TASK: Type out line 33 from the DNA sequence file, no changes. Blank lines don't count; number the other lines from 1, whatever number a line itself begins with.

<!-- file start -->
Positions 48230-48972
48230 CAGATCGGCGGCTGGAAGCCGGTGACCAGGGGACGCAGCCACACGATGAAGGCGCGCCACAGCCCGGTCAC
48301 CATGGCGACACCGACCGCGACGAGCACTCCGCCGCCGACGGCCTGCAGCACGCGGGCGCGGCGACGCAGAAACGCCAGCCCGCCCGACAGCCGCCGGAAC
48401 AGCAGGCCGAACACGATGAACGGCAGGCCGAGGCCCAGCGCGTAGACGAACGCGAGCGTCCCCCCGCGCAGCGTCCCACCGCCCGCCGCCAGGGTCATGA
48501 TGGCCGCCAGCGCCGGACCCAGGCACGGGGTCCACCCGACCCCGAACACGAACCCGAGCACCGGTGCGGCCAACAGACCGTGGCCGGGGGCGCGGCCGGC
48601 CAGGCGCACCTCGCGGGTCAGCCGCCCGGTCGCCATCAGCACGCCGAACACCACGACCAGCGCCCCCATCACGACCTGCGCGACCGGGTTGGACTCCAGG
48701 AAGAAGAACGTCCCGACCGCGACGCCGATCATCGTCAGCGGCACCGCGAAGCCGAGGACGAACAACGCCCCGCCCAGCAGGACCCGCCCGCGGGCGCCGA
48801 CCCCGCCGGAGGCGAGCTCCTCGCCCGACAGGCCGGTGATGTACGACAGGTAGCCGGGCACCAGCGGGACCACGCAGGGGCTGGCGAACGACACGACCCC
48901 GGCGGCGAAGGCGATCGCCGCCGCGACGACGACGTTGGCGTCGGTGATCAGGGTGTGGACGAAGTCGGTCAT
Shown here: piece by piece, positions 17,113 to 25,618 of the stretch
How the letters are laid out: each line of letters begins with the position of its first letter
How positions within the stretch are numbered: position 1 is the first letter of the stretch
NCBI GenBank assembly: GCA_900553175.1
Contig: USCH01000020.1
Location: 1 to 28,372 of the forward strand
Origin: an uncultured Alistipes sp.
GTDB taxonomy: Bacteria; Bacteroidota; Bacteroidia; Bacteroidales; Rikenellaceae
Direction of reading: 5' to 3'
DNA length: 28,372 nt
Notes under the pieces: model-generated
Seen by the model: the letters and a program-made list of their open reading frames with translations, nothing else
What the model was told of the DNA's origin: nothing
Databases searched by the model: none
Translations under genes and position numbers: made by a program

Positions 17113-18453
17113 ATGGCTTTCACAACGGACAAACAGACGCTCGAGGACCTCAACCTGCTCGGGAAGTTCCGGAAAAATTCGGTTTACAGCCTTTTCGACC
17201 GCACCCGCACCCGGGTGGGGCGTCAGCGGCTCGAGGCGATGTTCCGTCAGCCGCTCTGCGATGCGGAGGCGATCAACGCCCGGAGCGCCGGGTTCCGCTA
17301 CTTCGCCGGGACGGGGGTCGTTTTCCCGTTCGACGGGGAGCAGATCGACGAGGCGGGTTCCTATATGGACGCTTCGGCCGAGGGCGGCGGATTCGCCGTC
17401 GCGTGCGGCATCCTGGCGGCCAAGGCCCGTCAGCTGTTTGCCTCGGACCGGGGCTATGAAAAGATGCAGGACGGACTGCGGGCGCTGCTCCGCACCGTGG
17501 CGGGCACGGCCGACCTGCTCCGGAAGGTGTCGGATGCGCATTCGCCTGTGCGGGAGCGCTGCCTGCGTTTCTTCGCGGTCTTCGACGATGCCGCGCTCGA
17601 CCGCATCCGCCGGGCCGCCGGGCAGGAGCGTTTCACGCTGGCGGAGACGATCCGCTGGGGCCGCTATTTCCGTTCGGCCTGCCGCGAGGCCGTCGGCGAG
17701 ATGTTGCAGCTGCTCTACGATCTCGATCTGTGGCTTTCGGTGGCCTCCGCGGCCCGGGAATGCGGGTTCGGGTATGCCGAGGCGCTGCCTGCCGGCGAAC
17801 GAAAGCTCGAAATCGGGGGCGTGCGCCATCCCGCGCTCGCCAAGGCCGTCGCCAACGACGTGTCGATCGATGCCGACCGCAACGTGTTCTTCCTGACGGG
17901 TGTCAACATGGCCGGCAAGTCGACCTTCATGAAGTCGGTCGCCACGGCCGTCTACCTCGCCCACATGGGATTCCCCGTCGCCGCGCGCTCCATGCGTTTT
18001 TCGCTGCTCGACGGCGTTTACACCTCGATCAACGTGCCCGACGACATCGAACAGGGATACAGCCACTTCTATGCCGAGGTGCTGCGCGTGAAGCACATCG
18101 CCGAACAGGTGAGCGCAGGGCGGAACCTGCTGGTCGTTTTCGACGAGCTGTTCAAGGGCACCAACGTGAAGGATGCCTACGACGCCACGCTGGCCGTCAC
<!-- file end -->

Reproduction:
17801 GAAAGCTCGAAATCGGGGGCGTGCGCCATCCCGCGCTCGCCAAGGCCGTCGCCAACGACGTGTCGATCGATGCCGACCGCAACGTGTTCTTCCTGACGGG